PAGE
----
IN SHORT: Visit two historical villas: Palazzo Corsini and Villa Chigi, also known as the “Farnesina”, and learn the story of a banker surrounded by artists and courtesans, and one of Popes, cardinals and capricious queens.

IN MORE DETAIL:  The banker Agostino Chigi was the richest man in Rome during the 16th Century and his villa (later known as “Farnesina”) was frescoed by Raphael, his students and other great artists of the time. The rooms are decorated with Agostino’s personal horoscope, tales from Greek mythology, lush garlands and beautiful sceneries of unseen horizons. In short, a villa full of delights, facing the river, where the powerful Agostino invited popes, kings, leading aristocrats, artists and courtesans.
Right there, in front of the Farnesina, another noble residence can be found. Originally property of the Riario family, then leased in the 17th century to ambassadors and other VIPs of the day, among them Queen Christina of Sweden, an out-of-ordinary character who disrupted the rigid structure of religious conventions and transformed the palazzo into a first-class art academy. Then the Palazzo was passed on to the Corsini family, when Lorenzo became Pope Clement XII, called to clean up the Vatican State treasury. The pope legalized the Lotto game, the State treasury was replenished and Rome enriched its beauty with the Fountain of Trevi, a new façade for St. John’s and much more. Beauty was also kept in the home and the Corsini art collection acquired greater prestige. In the beautiful rooms of this lovely gallery we find history of sacred and pagan origin, magnificent portraits, romantic landscapes, bambocciate, delicate pastels by Rosalba Carriera, sketches by Rubens and precious still lifes, a celebration of beauty, far from the bustle of the city center.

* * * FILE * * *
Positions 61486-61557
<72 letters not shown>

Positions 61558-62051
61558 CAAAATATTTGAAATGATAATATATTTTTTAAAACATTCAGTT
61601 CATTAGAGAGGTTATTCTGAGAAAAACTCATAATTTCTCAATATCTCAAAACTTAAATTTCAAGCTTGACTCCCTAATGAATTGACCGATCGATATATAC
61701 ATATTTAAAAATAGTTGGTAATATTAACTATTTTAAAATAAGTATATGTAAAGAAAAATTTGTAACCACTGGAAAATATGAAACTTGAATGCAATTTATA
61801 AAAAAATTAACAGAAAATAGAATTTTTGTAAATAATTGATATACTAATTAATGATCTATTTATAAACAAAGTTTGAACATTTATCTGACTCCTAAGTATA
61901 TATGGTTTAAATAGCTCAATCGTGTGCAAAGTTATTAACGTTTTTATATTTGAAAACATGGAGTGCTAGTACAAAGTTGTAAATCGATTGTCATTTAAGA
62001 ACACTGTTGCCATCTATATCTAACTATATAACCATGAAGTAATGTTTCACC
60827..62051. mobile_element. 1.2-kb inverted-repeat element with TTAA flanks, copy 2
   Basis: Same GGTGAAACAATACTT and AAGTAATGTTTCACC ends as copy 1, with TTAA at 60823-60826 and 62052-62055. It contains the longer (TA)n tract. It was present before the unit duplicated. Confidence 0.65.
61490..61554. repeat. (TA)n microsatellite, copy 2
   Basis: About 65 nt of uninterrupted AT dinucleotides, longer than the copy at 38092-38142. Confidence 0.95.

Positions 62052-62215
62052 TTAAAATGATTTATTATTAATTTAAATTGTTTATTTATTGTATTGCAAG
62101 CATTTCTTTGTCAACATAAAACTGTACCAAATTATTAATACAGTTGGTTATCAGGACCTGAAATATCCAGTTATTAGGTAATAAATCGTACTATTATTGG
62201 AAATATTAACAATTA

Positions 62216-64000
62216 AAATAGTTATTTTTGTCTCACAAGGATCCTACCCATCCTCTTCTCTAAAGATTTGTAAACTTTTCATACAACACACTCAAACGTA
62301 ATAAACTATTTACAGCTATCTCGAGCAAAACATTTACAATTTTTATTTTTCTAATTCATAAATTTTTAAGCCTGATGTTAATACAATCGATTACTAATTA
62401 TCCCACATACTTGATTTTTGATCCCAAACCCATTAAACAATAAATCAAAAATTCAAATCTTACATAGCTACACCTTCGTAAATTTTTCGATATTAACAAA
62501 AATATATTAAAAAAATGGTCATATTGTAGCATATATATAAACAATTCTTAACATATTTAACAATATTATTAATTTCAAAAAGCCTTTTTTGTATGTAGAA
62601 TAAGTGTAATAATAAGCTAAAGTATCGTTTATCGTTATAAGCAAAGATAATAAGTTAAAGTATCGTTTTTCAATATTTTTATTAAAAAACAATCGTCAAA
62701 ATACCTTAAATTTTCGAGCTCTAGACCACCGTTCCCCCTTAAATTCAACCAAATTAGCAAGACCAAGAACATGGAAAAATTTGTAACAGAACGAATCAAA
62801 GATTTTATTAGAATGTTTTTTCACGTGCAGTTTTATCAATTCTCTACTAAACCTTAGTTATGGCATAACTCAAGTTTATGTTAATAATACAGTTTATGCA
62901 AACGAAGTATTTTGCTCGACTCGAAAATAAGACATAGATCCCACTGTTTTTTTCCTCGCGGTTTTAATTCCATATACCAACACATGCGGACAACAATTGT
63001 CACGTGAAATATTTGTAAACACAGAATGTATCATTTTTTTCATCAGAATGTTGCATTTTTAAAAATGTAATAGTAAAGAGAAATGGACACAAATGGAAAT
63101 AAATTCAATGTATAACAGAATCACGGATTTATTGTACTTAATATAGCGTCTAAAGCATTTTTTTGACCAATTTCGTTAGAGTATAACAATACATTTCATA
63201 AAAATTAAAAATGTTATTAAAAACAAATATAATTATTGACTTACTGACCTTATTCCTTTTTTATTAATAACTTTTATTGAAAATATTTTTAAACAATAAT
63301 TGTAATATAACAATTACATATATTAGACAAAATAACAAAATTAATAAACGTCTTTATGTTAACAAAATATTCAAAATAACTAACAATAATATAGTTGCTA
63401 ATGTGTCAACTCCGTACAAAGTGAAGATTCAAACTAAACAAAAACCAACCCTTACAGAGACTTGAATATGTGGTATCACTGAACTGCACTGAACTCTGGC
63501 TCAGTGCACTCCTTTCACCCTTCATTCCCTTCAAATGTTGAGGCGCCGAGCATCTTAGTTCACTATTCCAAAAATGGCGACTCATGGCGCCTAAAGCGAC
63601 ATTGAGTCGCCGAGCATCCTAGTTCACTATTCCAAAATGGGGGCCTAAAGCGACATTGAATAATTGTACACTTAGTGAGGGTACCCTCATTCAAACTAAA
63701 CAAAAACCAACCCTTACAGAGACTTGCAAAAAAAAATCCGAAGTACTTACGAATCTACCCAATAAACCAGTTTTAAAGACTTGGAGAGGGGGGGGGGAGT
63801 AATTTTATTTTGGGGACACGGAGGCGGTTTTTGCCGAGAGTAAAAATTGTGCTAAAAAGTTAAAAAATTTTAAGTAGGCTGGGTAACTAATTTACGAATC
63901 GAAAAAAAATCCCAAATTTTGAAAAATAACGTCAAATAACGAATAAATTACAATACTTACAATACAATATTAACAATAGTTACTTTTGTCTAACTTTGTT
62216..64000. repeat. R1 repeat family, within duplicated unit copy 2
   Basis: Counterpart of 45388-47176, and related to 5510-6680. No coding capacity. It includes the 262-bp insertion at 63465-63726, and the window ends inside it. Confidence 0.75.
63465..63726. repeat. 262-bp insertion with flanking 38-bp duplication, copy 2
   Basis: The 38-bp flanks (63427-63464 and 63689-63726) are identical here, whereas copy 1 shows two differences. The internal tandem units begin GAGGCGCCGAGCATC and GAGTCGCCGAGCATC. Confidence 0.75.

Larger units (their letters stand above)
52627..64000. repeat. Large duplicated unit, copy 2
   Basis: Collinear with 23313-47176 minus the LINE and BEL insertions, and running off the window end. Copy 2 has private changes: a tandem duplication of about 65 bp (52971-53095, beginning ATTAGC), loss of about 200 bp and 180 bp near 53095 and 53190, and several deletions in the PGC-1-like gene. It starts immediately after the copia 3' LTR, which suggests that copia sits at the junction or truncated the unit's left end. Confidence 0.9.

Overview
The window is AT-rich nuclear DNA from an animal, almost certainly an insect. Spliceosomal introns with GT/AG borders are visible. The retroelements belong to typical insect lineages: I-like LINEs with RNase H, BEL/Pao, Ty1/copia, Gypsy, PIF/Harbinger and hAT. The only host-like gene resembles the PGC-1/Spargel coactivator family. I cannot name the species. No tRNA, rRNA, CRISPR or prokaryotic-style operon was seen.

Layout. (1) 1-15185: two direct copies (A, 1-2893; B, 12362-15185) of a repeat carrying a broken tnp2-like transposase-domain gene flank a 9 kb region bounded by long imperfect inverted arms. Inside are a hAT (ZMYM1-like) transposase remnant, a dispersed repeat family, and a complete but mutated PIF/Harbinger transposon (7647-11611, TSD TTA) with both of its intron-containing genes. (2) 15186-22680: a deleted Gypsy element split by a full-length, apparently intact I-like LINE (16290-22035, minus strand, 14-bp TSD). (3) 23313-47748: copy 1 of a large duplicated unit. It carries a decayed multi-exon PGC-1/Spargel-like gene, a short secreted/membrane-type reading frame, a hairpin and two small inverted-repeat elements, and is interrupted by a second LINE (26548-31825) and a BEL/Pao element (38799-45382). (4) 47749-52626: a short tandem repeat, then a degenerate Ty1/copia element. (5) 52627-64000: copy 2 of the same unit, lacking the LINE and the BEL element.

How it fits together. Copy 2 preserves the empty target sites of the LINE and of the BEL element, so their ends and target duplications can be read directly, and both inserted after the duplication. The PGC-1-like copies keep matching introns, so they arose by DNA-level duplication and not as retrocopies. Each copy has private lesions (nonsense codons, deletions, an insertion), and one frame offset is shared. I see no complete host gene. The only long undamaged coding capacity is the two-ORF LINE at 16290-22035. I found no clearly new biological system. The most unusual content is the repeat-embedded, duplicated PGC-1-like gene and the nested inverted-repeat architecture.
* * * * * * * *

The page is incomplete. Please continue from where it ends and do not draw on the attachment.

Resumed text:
Click here to view a slide show of the Villa Chigi:
Click here for a virtual tour of the Palazzo Pamphili Gallery:

OPZIONI: In the afternoons and on Sundays (when the Farnesina is closed), we can stay later in the Palazzo Corsini and/or visit some churches in Trastevere.


MEETING PLACE  In hotel or at the first site: the Farnesina

DURATION  3 hours

PRACTICAL TIMES 9:00 a.m. Take note of the days when these sites are closed. See NOTES below


ACCESSIBILITY Only partially accessible to wheelchair users

TICKETS  Under 18 Free, Reduced fee for Students 18-25 years old (Bring Student IDs!)

NOTES The Farnesina is closed on Sundays and in the afternoons. Palazzo Corsini is closed on Tuesdays. Therefore, this tour is available only in the mornings on Monday, Wednesday, Thursday, Friday and Saturday.